Presentation 2: Nita Clarke, Director, IPA Behaviour change starts at home: utilising public sector employees as ‘agents’ rather than ‘victims’ of change
Explains how behaviour change techniques are core to getting through challenging times. Staff must be fully engaged in understanding the need for designing and implementing behaviour change and changes in the context of an improved service.

Presentation 3: David Halpern, Director, Behaviour Insights Team, Cabinet Office An overview of best practice in behaviour change as a tool for achieving the Big Society
This presentation gives an overview of behaviour change theory, literary and best practice whilst acknowledging the importance of employing complimentary strategies (transparency, payment on results, and the Big Society) in saving money and empowering citizens.

Presentation 4: Katherine Kerswell, Group Managing Director, Kent County Council Nagging still has its place in behaviour change initiatives for local government
Using the seven steps of behavioural economincs, this presentation highlights how behaviour change techniques can influence policy success. It explores the ethics in delivering behaviour change and examines the dangers of 'prescribing' how people should behave.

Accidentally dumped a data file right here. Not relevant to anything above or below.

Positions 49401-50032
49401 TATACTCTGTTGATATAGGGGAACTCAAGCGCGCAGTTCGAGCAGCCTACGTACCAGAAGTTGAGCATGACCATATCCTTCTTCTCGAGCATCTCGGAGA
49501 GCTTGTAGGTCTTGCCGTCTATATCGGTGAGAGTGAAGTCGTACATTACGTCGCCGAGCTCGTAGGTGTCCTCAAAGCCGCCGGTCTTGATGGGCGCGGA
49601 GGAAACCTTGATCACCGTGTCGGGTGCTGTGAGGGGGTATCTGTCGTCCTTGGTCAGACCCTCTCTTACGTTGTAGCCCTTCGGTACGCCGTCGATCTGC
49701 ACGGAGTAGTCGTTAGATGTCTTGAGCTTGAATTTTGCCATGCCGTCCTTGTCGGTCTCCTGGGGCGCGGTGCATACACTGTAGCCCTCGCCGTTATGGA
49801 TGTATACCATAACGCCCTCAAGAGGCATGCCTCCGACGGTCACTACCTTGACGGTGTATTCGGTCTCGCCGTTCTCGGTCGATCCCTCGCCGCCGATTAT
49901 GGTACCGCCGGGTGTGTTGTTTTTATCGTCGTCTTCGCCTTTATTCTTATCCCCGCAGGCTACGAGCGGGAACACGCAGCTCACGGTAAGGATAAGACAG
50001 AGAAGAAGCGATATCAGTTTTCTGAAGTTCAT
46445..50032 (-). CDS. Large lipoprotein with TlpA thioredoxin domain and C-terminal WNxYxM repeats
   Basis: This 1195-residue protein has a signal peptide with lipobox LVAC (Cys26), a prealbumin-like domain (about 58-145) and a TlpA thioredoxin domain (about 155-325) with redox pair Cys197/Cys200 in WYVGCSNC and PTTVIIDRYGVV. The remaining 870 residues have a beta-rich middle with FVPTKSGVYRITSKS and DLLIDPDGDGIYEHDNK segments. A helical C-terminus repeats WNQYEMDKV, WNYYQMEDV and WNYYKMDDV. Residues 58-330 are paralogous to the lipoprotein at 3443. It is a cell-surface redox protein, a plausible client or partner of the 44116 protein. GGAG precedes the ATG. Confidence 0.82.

Presentation 5: Jonathan Kingsbury, Associate Director, NESTA The role of social media in delivering behaviour change for local government
This presentation explores the application of social media in delivering behaviour change by expanding its meaning towards 'collaborative technologies'. Collaborative technologies have enhanced personal communications, but there has been a reluctance from within the public sector. Examples of developing social media and behaviour change techniques from the BBC and NESTA are presented.

Presentation 6: Sophia Looney, Director of Policy, Equalitites and Performance, London Borough of Lambeth New settlement with local people: results of Lambeth’s co-operative council citizens’ commission
By introducing a 'new settlement', this case study from London Borough of Lambeth demonstrates how their citizens' commission has reduced crime, improved satisfaction and increased rates of employment and skills. This presentation highlights, regardless of resource reductions, the benefits of changing the relationship with local people.